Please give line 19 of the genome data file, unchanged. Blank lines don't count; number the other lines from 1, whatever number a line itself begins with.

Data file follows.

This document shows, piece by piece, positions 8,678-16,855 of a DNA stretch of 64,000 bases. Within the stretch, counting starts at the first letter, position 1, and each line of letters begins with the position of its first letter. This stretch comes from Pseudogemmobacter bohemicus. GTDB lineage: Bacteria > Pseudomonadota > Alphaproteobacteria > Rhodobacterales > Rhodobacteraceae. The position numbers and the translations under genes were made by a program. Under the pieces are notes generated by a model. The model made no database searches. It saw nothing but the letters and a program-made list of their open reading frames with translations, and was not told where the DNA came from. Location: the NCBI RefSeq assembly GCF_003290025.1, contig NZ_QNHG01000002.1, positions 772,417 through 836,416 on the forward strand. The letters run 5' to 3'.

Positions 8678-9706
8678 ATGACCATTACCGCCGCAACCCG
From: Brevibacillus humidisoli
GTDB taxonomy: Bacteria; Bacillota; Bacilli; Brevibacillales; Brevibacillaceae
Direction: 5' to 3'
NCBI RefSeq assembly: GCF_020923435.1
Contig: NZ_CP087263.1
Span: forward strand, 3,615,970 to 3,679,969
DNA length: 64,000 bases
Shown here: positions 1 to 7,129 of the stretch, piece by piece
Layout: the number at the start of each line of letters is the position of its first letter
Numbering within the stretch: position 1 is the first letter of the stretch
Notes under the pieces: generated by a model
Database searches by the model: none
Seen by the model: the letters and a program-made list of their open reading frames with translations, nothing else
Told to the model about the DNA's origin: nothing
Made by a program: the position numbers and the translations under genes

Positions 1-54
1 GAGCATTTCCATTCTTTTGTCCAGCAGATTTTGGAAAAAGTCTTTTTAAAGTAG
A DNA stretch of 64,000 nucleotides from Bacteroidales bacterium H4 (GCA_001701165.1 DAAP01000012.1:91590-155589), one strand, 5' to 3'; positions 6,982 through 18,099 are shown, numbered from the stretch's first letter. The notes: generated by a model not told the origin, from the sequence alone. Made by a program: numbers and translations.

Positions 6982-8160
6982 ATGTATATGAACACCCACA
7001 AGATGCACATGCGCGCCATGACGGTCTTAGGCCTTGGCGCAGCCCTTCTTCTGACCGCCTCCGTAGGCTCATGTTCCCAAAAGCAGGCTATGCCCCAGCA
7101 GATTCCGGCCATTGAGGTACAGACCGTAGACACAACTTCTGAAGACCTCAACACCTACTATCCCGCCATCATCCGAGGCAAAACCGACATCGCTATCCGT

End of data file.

Positions 1-54